Mumbai, July 13: Age is just a number says a old saying and this statement is hundred per cent correct. Meet Baldawa couple from Mumbai who just lived the saying with their recent road trip from Mumbai to London.
The 73-year-old Badri Baldawa, a steel exporter and chartered accountant originally from Rajasthan who was raised in Karnataka before he found his home in Mumbai. He has undertaken long trips before but this memorable road trip is sure to give millions of travelers a goal to reach.
On March 23 this year, he embarked on the road trip with his 64-year-old wife and 10-year-old granddaughter in their BMW X5, across 72 days, crossing 19 countries and covering 22,200 km, before reaching London.
Over the decades he has hiked to one of Mount Everest's base camps (2008), driven from Mumbai to Badrinath on a pilgrimage, covered the length of Iceland by road (2015), witnessed the longest night of the year after a non-stop 46-hour drive to North Cape and has also taken a challenging cruise to Antarctica.
Badri Baldawa's passport has visa stamps from 65 countries, and his wife Pushpa Baldawa has 55. But this particular road trip has left a lasting impression on the couple.
The Hindu interviewed the Baldawas and discussed with them what it takes to plan and successfully complete a road trip such as this.
Before the journey even began, the couple started facing issues regarding what route they could take from Mumbai to London. After much speculation and consideration, they decided to go to Imphal and then make their way to London via Myanmar, Thailand, Laos, China and Russia.
"There was no other alternate route to drive to London from Mumbai: if I were to drive via Pakistan and Afghanistan, there was no guarantee that I would make it alive. We could not go north via Tibet either, as China would not allow it, " Badri said.
The Baldawas were not alone in their journey as they were joined by 12 other vehicles in Imphal; the group in total had 26 adults and one child. The group had connections with the Indian government, which ensured that wherever they spent the night, dinner was served at the Indian Embassy. The tourism ministry of Thailand even organised a cultural event for them.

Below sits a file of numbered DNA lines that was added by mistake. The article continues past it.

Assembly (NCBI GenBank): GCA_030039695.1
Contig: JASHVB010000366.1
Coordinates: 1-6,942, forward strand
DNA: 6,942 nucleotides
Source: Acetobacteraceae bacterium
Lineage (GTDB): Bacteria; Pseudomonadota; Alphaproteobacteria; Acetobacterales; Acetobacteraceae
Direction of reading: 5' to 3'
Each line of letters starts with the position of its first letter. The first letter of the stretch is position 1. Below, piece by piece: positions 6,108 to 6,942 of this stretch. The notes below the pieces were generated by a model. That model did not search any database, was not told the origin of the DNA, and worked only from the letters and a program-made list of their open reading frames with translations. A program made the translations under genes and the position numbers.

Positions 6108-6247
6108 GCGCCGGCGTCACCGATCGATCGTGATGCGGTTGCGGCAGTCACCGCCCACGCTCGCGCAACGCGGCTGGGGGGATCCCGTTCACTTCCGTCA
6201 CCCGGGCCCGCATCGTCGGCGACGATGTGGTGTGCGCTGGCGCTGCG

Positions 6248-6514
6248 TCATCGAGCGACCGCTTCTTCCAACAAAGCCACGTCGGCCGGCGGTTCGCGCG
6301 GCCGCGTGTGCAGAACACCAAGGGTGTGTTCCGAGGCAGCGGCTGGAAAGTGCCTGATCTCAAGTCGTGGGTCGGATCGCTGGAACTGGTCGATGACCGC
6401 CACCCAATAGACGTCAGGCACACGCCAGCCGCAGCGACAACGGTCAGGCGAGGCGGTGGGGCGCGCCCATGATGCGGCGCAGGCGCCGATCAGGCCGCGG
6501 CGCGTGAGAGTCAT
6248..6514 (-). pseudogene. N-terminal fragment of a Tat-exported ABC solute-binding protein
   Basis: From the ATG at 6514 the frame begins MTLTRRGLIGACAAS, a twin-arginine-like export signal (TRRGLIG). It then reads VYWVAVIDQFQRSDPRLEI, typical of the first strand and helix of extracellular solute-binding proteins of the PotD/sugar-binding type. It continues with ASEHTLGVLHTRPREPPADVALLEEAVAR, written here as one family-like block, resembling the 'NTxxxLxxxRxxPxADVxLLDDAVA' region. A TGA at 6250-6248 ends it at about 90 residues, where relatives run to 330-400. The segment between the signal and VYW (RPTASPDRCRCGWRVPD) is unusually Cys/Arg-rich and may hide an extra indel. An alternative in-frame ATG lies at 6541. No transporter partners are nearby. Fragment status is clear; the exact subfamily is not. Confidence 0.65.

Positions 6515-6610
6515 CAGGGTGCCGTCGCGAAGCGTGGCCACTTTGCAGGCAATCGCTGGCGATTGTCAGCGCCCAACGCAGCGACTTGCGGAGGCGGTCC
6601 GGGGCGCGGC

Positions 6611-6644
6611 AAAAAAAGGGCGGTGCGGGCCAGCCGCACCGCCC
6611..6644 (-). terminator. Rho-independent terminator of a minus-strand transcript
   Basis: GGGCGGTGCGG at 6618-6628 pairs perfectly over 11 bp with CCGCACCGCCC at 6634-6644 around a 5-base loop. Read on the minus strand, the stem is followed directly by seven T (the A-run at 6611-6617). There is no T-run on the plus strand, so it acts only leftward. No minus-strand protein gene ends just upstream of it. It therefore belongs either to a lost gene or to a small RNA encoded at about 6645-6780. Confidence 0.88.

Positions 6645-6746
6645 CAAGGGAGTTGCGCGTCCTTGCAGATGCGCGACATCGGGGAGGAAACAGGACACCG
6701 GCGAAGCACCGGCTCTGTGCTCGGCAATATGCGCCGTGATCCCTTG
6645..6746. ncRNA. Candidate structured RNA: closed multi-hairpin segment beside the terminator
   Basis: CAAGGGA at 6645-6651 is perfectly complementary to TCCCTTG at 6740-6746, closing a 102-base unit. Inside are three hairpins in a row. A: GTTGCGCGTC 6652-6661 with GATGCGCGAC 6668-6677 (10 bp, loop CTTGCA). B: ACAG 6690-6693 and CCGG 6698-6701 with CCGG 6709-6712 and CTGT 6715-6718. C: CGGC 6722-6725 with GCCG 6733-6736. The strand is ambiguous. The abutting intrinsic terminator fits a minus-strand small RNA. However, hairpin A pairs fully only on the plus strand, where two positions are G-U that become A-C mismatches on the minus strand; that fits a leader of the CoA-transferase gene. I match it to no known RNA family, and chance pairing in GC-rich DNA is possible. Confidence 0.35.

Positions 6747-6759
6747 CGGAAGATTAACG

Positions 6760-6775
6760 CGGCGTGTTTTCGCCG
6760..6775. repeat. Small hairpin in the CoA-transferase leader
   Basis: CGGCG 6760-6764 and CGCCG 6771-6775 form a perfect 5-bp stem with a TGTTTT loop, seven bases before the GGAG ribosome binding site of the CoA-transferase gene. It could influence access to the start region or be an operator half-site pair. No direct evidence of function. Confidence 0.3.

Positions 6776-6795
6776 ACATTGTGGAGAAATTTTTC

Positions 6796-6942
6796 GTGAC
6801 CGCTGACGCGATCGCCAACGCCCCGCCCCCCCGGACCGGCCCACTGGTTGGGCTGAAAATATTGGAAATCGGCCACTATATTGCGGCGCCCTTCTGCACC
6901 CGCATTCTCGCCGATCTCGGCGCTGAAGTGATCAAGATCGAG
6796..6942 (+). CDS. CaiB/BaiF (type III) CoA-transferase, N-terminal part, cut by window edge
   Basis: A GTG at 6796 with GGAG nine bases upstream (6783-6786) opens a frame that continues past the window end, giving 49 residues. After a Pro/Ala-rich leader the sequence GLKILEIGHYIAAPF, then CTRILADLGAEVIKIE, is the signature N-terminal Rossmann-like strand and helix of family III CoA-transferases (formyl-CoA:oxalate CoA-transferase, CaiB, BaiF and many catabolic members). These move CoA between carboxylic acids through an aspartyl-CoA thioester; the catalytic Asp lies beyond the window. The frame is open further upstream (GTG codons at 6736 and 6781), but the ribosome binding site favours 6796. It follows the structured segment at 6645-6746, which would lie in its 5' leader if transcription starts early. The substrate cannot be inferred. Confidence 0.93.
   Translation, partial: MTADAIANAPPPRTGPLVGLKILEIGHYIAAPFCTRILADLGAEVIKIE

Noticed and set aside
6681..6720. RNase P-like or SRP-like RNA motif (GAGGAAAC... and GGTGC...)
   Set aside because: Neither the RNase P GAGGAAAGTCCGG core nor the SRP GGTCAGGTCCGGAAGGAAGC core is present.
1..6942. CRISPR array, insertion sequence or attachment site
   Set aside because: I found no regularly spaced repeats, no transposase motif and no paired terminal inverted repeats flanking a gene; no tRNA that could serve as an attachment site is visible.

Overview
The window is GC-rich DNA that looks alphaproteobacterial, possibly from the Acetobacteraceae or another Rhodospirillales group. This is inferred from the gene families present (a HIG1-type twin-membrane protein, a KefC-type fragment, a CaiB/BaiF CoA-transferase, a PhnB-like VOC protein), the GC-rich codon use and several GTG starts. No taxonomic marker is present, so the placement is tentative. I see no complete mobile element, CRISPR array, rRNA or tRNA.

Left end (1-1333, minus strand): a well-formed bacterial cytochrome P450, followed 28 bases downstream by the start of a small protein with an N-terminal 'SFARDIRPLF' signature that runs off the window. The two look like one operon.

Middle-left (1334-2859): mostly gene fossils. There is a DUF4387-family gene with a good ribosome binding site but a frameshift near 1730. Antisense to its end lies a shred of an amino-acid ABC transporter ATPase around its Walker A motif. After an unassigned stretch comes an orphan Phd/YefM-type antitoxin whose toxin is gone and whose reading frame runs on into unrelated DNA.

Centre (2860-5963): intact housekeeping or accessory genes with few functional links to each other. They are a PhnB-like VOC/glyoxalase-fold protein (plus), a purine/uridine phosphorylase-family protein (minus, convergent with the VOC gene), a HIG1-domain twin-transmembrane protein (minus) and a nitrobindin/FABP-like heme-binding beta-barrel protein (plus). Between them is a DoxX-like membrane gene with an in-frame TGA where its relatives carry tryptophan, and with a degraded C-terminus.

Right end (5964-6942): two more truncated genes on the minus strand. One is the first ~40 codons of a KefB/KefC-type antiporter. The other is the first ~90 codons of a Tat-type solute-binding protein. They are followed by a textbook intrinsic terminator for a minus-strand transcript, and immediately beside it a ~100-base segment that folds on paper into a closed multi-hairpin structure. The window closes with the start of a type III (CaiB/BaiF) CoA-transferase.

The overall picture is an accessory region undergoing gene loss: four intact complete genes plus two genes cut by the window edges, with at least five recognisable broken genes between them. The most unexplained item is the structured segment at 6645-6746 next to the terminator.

After leaving Thailand, it took the Baldawas and others 16 days to cross the northwestern region of China. The terrain of northwest China posed a great challenge as the climate changed drastically within a span of four hours; the temperature dropping from 24 degree Celsius in Dunhang to a freezing zero degrees Celsius in Xining. But the challenge which they were prepared for, hostility of locals, took them by surprise. In the interview with The Hindu, Baldawa talks about the longest distance they covered in a single day; a whopping 930km from Warsaw to Brussels.
"On that day we had breakfast in Warsaw (Poland), lunch in Cologne (Germany), and dinner in Brussels (Belgium)," he added.
Their journey through 19 countries, also opened the Baldawas' eyes to certain aspects, infrastructures and facilities around the world that have been lacking in India. They give the example of how the road network across the mountains of China surprised and helped them in keeping up with their daily plan.
The couple has taken several road trips around the world, and the one from Mumbai to London strengthened their resolve to drive to places instead of directly flying to them. Mr. Baldawa firmly believes that it is on a road trip to a place that you get to observe the ground reality and cultures of the destination.
"When you fly into a place, almost everything is readily accessible and uniform, and so there is a disconnect. But when you drive, the experience of a place is more real in every way, revealing the essence of a place more accurately."
Next on the agenda of the Baldawas is to share their travel stories with the world, especially with the up and coming travellers, who are exploring travel with a renewed fervour, and might find their tales inspirational. Their key message is, "Age is a number", and with a journey such as the one from Mumbai to London, they do complete justice to that.